Forty Frequently Unanswered Questions

Below you will find a number of frequently asked questions for which we have already formulated an answer. Contact us if you have other questions or require additional information.

01. What is Citymine(d)?

A non-profit organisation that creates interventions in public spaces and supports other people or initiatives who have a similar vision of the city. City Mine(d) has developed over 70 urban interventions in European cities, focussing on issues of citizenship, democracy and the city. We create projects with and for the people who use the city for their work, to play or in their daily life.

02. Who is City Mine(d)?

A professional staff of 7 people form the core of a larger group of temporary workers, volunteers and a network of organizations who use the infrastructure to develop own projects.

03. Where is City Mine(d)?

City Mine(d) has its head office in Brussels, with registered offices in Barcelona and London. See also the contact page.

04. Is City Mine(d) the International Red Cross for cities?

City Mine(d)s ambition is to make cities more just, it is an arts organisation, not a humanitarian organisation. There is no City Mine(d) Geneva as yet.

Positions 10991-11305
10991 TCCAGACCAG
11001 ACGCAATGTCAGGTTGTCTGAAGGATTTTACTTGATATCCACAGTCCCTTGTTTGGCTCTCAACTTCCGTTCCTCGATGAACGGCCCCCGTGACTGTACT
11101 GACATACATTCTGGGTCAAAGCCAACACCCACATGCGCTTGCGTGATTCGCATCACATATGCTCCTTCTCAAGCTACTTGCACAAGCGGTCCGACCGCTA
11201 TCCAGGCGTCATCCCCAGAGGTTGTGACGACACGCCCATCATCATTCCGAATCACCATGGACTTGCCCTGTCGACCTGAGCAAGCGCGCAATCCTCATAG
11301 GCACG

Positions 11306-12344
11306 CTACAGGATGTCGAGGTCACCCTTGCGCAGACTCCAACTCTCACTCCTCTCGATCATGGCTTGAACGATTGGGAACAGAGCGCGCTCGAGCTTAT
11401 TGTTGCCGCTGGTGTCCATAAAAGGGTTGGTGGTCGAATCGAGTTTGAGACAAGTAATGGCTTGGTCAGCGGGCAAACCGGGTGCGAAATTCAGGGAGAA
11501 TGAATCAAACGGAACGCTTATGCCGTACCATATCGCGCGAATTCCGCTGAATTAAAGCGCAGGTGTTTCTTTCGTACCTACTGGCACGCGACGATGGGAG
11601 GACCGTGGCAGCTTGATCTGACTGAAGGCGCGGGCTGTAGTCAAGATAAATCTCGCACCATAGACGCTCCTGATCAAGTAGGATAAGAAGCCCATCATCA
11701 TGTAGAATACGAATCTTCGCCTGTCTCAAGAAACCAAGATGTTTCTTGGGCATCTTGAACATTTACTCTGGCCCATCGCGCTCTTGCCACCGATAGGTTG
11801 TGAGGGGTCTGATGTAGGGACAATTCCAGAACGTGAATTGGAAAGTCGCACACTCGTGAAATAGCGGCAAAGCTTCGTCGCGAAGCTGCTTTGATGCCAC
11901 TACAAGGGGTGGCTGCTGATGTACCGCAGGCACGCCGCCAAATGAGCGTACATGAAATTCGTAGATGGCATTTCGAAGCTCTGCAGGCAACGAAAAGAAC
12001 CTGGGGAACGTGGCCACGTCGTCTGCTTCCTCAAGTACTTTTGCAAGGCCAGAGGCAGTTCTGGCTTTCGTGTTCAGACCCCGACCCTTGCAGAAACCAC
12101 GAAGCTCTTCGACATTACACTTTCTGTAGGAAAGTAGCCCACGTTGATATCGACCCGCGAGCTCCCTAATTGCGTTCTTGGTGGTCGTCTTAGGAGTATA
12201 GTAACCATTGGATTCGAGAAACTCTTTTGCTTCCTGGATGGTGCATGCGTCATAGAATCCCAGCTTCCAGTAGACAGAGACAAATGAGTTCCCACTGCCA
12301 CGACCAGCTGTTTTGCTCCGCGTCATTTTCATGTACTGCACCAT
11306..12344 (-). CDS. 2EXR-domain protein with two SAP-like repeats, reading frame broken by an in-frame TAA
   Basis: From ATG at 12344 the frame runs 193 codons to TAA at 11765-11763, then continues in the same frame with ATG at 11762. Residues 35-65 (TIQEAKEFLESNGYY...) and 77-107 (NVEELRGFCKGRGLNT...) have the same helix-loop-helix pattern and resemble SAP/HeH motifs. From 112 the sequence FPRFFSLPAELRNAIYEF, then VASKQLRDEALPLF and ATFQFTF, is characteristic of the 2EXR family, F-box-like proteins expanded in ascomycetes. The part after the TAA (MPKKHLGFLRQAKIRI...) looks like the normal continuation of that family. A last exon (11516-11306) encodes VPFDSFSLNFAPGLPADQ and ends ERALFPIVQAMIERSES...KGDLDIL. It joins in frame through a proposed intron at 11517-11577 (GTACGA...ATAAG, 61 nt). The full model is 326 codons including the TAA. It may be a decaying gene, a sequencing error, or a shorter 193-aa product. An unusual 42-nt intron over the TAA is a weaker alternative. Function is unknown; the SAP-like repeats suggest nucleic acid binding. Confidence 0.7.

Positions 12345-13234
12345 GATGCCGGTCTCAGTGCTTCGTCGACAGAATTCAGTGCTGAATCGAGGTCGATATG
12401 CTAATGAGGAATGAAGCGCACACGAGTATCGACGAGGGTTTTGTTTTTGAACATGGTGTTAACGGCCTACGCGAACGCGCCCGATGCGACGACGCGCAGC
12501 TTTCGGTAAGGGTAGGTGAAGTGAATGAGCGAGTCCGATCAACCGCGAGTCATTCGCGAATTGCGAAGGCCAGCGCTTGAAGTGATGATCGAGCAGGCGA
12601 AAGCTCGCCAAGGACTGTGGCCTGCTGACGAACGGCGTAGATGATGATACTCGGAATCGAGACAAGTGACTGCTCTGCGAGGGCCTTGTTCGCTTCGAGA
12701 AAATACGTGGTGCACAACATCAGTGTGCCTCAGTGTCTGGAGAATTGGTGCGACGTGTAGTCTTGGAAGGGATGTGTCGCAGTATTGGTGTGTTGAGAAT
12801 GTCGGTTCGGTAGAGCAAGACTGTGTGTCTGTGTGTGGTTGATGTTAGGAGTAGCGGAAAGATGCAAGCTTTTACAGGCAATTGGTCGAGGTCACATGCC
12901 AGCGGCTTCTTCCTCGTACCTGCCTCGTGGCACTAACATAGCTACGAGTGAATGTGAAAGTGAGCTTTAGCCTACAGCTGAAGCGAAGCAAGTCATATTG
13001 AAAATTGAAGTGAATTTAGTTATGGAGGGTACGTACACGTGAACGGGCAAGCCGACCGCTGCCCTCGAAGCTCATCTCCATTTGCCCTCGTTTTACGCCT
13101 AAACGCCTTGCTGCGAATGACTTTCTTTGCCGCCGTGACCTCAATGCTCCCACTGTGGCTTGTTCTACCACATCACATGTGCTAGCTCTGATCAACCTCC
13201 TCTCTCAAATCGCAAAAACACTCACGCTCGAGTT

05. Isn't City Mine(d) really just a bunch of anarchists?

City Mine(d) prides itself in following only its own ideas, which are those of urban art interventions as a positive way to empower diverse groups and individuals in the city. These ideas are constantly scrutinized and updated through action-research, as is currently the case in Generalized Empowerment.

06. Situationists, then?

Same answer.

07. What does City Mine(d) want to achieve?

Our ultimate objective is to realize an international urban movement.

08. Will City Mine(d) cease to exist when all cities are fair and just?

Cities are dynamic entities, what is fair and just from one perspective will look wrong and unjust from another. Raising awareness about this dynamic character is higher on the agenda than saving cities.